The NRC work plan would specifically include the regional meetings and conferences to be held in conflict affected districts, particularly in the capital Mogadishu, central and Southern Regions.(5) In order to strengthen the peace and reconciliation process further, an awareness generating campaign should be launched through the mass media. Training workshops on conflict resolution and reconciliation should be organized with the full and active participation of Members of Parliament, community elders, religious leaders, youth, women and representatives of grass root organizations. To insure the successful outcome of these meetings, it is important that they be properly organized; broad based and all inclusive and they should be held within Somali territory.
In an effort to promote reconciliation and peace building goals and objectives as provided in the Transitional Federal Charter, it is important the TFG should embark on a concerted policy and plan of action approved at the highest political level with a well defined time frame and implementation targets. The following specific measures should be under taken to consolidate and lay down the appropriate framework for strengthening and institutionalizing the reconciliation process not only nationally but also at regional, district and grassroots levels. Recommendations may include the following:
- Identify and initiate plans for the establishment, and construction of fully equipped administration offices for NRC at central, Regional and District levels.
- Organize training seminars and workshops in peace building and reconciliation for the commission members, traditional leaders, MPs, and Ministers.
- Support traditional conflict prevention and resolution mechanisms and strengthen the role of the elders and community leaders so that they are involved in peace making and reconciliation processes.
- Organize training and discussion seminars on peace building and reconciliation and workshops on ‘lessons learned’ for commission members, traditional leaders, MPs and ministers. The Consultative Panel would be responsible for organizing such workshops on appropriate campuses of local colleges or universities, for involving appropriate outsiders knowledgeable about reconciliation processes (e.g. facilitated dialogues, issues of IDP return, the utility of truth commissions), and for collating useful and practical material on reconciliation processes into handbooks for use in Somalia.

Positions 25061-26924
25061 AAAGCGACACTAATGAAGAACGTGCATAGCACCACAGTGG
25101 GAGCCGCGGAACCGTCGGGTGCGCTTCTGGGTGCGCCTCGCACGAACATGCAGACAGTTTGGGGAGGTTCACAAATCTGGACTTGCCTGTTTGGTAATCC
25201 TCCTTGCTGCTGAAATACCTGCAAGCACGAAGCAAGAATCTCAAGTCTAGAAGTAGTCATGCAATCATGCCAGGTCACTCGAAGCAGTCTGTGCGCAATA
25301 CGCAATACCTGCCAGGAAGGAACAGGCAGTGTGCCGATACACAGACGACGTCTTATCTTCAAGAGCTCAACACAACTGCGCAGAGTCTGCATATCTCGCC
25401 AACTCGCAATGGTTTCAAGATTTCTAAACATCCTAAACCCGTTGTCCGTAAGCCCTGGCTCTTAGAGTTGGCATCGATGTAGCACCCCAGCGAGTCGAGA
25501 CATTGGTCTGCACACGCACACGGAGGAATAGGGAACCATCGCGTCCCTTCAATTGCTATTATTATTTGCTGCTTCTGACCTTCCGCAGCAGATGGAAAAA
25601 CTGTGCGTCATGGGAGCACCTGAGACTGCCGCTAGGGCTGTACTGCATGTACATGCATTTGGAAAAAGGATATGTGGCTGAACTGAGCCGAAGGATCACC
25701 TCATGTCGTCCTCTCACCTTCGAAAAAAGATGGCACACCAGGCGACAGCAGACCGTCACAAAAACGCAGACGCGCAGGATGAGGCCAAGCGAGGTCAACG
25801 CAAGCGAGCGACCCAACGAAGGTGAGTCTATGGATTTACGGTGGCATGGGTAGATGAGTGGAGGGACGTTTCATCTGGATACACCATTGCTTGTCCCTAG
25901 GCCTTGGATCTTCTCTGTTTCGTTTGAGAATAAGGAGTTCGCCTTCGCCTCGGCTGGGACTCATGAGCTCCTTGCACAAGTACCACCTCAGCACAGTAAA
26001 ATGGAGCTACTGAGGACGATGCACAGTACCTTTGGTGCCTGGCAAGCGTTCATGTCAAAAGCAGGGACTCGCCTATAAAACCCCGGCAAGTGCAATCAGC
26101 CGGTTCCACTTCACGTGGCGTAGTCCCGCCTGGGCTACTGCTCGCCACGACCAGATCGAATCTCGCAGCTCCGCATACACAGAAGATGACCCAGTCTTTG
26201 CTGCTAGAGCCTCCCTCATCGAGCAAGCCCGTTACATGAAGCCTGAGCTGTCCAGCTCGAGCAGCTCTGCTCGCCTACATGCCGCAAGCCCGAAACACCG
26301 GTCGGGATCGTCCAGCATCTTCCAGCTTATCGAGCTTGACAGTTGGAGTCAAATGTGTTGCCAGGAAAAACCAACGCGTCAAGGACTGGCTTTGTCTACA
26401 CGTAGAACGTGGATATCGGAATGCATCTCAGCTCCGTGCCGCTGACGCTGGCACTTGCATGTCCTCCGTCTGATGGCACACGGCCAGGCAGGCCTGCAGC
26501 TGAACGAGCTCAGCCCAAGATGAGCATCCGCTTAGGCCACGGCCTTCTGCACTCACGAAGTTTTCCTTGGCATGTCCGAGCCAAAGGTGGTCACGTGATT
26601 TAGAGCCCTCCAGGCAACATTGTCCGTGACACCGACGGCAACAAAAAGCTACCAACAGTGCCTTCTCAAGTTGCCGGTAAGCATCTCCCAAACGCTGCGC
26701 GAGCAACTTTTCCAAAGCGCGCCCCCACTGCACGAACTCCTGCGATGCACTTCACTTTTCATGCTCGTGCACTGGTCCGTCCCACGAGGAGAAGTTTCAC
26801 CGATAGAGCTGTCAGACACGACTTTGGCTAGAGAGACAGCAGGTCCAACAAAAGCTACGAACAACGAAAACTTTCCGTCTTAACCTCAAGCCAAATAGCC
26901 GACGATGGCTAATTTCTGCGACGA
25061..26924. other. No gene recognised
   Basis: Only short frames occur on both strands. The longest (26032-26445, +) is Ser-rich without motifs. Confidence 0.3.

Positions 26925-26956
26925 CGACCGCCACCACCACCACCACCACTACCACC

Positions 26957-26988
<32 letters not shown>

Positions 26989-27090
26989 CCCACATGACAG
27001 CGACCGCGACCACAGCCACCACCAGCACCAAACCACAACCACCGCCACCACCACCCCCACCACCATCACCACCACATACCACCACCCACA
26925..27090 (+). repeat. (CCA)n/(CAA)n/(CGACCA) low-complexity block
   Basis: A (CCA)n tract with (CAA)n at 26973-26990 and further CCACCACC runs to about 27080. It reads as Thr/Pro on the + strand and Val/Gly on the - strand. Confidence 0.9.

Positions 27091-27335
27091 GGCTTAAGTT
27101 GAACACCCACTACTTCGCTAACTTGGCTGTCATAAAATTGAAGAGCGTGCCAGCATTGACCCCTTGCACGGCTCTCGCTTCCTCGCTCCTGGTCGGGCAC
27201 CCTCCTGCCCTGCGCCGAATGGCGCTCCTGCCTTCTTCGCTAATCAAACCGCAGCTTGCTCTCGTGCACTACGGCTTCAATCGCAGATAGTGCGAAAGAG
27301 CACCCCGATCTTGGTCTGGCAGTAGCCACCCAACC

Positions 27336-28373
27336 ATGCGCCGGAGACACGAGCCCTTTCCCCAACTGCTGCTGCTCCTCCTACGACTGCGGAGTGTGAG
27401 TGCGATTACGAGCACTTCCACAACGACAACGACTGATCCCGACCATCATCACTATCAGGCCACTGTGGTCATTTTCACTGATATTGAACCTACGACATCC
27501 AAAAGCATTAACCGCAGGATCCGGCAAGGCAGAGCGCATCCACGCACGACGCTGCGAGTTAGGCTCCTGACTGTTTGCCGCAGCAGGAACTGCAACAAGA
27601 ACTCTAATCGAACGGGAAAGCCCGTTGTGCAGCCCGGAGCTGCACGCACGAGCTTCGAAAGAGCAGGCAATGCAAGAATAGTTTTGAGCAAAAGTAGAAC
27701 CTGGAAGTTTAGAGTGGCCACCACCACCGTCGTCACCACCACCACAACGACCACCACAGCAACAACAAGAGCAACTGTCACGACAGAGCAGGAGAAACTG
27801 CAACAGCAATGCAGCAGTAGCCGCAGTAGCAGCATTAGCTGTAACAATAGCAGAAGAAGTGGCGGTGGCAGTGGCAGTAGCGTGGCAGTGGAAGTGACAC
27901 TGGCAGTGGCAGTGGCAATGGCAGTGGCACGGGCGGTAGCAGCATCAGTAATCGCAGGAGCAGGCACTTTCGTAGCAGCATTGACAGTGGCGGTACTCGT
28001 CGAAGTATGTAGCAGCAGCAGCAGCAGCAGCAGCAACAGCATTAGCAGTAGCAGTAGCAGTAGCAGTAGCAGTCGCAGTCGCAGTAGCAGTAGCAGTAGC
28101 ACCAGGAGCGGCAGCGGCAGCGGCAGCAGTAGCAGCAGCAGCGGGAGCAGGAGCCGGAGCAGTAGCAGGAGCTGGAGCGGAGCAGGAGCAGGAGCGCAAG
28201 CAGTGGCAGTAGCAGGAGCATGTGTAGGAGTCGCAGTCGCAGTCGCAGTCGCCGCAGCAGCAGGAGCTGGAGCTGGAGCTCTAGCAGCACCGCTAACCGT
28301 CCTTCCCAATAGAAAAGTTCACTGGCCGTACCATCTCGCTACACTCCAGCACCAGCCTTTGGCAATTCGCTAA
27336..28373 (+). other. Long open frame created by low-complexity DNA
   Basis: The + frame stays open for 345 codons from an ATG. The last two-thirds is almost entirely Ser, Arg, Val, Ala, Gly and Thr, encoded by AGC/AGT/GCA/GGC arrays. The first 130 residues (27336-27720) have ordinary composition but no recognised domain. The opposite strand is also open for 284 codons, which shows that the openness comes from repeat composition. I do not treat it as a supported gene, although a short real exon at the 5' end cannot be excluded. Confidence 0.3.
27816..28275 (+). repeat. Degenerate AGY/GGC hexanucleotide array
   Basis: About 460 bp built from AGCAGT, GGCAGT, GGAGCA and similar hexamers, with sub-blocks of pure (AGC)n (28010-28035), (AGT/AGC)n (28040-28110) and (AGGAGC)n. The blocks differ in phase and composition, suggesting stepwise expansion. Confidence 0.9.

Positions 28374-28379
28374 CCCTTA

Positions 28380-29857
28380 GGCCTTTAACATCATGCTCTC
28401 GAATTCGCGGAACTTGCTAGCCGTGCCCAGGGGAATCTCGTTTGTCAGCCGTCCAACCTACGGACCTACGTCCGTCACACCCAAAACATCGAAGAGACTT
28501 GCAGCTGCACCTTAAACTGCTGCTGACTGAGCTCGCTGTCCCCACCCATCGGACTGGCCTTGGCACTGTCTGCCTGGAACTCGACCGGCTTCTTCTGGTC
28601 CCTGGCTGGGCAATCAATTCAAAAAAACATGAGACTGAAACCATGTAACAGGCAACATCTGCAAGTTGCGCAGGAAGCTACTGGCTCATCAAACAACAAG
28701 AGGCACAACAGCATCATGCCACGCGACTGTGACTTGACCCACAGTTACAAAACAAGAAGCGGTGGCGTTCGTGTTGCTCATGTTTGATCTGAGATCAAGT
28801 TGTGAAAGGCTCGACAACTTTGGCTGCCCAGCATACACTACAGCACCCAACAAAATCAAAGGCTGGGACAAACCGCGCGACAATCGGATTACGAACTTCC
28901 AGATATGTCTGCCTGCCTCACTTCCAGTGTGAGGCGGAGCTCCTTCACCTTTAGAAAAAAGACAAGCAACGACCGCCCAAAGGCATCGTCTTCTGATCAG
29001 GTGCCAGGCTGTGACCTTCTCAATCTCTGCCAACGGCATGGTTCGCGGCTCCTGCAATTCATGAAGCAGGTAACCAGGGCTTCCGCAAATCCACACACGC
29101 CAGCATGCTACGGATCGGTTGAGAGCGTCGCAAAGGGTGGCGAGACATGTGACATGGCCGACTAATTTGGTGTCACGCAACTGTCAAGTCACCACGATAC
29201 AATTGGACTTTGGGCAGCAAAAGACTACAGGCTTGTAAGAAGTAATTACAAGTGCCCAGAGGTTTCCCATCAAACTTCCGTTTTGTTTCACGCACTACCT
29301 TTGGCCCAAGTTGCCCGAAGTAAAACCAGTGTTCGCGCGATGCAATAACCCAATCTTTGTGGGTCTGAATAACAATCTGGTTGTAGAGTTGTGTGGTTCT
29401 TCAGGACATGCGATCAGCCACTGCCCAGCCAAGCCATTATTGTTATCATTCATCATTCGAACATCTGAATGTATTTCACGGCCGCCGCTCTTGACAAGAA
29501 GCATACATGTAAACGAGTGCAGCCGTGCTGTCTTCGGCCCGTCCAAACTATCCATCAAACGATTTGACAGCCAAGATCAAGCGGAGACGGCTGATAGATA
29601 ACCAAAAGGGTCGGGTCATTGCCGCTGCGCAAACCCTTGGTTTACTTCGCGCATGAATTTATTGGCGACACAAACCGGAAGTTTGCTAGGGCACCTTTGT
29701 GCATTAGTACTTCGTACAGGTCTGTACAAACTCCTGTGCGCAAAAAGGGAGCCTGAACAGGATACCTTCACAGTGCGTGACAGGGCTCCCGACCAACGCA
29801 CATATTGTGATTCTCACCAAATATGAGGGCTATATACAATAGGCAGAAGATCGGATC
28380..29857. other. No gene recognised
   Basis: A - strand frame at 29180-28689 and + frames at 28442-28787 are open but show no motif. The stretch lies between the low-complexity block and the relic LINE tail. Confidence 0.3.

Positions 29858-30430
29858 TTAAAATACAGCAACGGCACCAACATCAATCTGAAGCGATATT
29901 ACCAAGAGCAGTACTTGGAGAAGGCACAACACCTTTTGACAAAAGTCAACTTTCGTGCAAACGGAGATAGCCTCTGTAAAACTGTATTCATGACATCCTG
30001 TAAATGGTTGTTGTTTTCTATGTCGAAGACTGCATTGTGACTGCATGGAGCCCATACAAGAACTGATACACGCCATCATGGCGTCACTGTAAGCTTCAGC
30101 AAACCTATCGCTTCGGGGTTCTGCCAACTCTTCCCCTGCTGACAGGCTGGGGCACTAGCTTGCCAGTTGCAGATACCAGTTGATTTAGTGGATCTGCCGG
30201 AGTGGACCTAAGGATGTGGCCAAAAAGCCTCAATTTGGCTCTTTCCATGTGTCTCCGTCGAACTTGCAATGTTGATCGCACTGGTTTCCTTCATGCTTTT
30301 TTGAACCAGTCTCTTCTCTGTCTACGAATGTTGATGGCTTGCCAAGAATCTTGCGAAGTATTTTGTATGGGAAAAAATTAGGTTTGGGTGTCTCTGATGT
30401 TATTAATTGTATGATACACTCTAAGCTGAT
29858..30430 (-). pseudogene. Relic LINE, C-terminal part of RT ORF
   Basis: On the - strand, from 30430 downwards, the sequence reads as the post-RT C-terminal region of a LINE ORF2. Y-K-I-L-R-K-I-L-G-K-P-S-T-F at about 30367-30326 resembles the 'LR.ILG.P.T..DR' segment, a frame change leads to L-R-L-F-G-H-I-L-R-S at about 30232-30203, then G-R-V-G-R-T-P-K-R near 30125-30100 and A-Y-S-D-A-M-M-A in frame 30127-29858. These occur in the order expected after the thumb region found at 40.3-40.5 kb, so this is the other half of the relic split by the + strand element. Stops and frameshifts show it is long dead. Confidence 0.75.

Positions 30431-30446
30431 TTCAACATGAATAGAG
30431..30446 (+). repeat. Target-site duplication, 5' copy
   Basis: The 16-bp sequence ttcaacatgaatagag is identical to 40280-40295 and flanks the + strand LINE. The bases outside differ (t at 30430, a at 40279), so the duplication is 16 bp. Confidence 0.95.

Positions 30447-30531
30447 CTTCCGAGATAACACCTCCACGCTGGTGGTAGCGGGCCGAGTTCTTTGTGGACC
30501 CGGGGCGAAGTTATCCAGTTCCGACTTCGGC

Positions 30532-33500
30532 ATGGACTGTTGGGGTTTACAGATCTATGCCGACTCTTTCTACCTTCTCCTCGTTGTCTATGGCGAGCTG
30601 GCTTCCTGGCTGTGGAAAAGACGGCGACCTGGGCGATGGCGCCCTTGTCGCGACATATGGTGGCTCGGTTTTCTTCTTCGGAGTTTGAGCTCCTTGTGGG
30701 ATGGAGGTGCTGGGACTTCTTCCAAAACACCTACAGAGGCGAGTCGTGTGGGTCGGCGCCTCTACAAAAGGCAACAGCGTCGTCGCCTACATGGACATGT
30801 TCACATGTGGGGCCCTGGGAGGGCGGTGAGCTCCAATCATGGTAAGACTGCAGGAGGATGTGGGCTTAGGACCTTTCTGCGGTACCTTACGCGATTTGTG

- Continue the expansion programme for the building NRC administration premises at a Regional, District and Grass root level.
- Assist the NRC in institutional building to undertake its operational activities and programmes including:
- Preparatory plans and strategies for the necessary communication to take place between Members of Parliament and traditional elders, civil society leaders, NGO’s, etc.
- Convening Regional meeting and conferences in conflict affected districts in Central and Southern Regions like Hiiran, Gedo, Galgadud, Benadir/Mogadishu and Lower Shabelle.
- Training workshops in conflict resolution to be organised with the participation of Members of Parliament, community elders, religious leaders, etc.
- Awareness generating campaigns on reconciliation to be launched through the mass media; Radio and TV.
The Issue of Reconciliation and Land/Property Disputes
An important issue before the Reconciliation Commission would be the question of longstanding land disputes and how to tackle it. The collapse of the central authority in Somalia in 1991 and the ensuing civil war, forced many Somalis to abandon their homes, land, farms and other possessions. In many parts of the country, abandoned properties and other possessions were illegally occupied or appropriated by individuals without the consent of the real owners.(6) Obviously the commission will not be able to successfully engage in the process of inter clan reconciliation unless the issue of usurped land and property is seriously addressed and the properties are returned to their rightful owners. The newly established NRC should give priority attention to this problem in the exercise of its mandate, which should combine, as its title indicates, both issues of reconciliation and the restoration of land/property.
Transitional Justice Mechanisms
The NCR should recommend to the TFG that transitional justice in the form of the South African model of Truth and Reconciliation Commission be established without delay. The establishment of such a Commission would positively contribute to the peace and reconciliation process.
Ahmed A. Hassan
a) Centre for Research and Dialogue, SOMALIA: A PATH TO RECOVERY, BUILDING A SUSTAINABLE PEACE, Mogadishu, July 2004.
b) WSP International, REBUILDING SOMALIA: ISSUES AND POSSIBILITIES FOR PUNTLAND, December 2000,
c) WSP International, REBUILDING SOMALILAND: ISSUES AND POSSIBILITIES, July 2003,
d) WSP International, DIALOGUE FOR PEACE, December 2004.
e) UNDP District based Peace Building and Reconciliation Project, 2005.
f) Transitional Federal Charter 2004.
(4) The membership mandate of the commission is provided by article 68 of the federal transitional charter.
(5) Conflict affected districts may include Central and Southern regions like Hiran, Gedo, Galgadud, Bay/Bakool, and Benadir/Mogadishu.
(6) Courts and law enforcement institutions are either non-existent or weak to enforce their authority.